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Record ID: 244
Student Major: Chemistry
Project Advisor: Pietro Strobbia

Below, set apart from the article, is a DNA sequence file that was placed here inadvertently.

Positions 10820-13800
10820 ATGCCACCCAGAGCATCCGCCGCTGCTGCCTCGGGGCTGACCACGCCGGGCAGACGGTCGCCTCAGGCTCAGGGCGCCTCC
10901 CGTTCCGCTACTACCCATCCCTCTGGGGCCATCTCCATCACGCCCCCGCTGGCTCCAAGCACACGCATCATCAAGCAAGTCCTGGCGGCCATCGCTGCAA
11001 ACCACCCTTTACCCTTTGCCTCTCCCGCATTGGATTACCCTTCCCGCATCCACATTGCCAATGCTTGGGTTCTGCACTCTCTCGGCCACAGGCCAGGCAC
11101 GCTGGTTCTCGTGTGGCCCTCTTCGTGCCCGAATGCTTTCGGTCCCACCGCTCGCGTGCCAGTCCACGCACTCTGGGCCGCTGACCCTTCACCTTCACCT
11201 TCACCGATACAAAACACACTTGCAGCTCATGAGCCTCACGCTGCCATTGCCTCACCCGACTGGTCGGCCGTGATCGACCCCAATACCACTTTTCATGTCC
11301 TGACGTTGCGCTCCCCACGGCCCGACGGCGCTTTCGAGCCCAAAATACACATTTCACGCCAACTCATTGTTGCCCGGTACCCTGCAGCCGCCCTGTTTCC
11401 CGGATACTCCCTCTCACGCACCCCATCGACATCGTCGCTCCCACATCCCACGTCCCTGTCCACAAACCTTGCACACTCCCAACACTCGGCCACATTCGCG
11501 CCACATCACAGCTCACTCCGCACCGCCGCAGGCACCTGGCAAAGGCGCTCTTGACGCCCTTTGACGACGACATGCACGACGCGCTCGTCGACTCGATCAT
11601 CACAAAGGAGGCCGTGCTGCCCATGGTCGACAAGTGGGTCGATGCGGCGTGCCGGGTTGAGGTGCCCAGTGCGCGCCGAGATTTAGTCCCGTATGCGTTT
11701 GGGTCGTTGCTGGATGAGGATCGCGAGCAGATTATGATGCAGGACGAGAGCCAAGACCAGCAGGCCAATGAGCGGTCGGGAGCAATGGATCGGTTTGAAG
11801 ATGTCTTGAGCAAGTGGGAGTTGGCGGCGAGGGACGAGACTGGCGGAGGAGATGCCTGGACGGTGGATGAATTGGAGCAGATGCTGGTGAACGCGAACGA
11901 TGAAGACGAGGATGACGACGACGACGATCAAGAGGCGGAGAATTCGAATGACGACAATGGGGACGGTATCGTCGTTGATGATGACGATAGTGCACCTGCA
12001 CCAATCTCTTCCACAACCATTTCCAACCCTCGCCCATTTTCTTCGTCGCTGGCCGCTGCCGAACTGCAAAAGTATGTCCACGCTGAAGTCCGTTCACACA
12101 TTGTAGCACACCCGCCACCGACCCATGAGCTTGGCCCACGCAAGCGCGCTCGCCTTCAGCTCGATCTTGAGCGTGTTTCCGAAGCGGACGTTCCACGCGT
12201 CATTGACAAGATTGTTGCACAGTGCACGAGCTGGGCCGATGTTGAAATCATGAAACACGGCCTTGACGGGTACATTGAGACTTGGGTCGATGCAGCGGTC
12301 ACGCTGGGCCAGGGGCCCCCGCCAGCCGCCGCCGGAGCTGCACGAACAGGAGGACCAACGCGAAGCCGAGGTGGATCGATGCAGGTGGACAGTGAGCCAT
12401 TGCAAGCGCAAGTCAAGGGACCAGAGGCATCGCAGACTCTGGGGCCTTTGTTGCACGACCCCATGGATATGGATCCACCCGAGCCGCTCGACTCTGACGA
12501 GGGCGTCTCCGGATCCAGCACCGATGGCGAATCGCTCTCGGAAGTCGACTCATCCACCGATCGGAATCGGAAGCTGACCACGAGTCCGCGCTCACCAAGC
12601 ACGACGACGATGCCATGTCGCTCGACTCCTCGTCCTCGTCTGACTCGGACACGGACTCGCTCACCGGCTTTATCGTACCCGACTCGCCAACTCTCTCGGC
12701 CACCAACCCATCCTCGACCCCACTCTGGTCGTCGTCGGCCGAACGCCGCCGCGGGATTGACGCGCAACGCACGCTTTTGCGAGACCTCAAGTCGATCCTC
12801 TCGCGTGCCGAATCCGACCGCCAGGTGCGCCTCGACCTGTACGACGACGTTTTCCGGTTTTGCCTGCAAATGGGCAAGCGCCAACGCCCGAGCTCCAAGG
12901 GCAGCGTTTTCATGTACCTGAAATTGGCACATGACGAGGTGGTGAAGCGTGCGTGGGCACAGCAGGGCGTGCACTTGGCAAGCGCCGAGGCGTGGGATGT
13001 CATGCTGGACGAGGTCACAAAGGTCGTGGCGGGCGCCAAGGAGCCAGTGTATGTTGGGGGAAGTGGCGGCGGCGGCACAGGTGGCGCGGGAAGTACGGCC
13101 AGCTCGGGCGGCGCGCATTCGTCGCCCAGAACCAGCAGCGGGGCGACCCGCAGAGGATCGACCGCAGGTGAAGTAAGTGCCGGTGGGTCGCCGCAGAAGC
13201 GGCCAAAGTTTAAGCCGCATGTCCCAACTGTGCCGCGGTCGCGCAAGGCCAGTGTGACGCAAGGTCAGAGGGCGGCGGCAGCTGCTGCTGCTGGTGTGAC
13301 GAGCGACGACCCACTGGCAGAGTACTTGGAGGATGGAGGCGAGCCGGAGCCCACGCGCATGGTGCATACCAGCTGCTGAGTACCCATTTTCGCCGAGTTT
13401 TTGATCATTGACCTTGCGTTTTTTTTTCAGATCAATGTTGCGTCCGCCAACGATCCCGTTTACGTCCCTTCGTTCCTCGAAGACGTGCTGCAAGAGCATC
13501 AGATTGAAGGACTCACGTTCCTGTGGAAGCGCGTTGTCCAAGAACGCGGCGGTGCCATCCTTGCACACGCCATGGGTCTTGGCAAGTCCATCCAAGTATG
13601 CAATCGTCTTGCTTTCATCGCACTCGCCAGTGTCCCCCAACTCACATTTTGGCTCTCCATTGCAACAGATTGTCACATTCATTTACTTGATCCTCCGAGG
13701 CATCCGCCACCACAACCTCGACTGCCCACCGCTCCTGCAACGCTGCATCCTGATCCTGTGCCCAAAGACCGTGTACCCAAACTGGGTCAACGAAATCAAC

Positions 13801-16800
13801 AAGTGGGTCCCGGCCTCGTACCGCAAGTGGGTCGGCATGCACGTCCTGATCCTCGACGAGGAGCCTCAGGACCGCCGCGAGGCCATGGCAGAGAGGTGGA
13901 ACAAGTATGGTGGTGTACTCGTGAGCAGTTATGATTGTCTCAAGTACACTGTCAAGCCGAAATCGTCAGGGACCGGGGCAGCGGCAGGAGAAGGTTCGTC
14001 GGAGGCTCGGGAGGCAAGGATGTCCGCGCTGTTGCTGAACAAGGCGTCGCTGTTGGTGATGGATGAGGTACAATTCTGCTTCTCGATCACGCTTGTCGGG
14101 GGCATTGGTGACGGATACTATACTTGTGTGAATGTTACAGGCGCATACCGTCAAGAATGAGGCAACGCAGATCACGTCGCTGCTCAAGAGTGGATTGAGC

Abstract: Cancer detection is currently done in the form of biopsies. This is a technique that is normally for patients that are showing symptoms of cancer. Although this is a reliable way to detect cancer, current biopsies are invasive, and may be completed too late in the progression of the cancer. An alternative is the switch to liquid biopsies (blood or saliva samples), which are less invasive. Also, they could be done more easily and frequently for patients at risk but not showing any symptoms. By screening, we can have early diagnoses and find more effective treatment.Surface-enhanced Raman scattering (SERS) is a potential candidate to detect cancer in liquid biopsies from Raman-active cancer biomarkers. These biomarkers are present at low concentration in liquid biopsies, but they can be detected with sensitive SERS substrates. Therefore, SERS could be a less invasive alternative to tissue biopsies. In our lab, we are testing this hypothesis by developing SERS substrates with gold nanostars coated with silver for plasmonic enhancement.In this work, we are determining what surface charge on the substrate helps our biomarker give the highest intensity. We tested substrates bare (no surface charge), with 6-mercapto-1-hexanol (neutral), and with 4-mercaptobenzoic acid (negative). For testing purposes, liposomes, an extracellular vesicle (EV), will be used in place of cancerous exosomes, a blood EV biomarker, because liposomes’ Raman profile are well-known. Once the best surface charge is determined, substrates will be tested with exosomes, then clinical samples.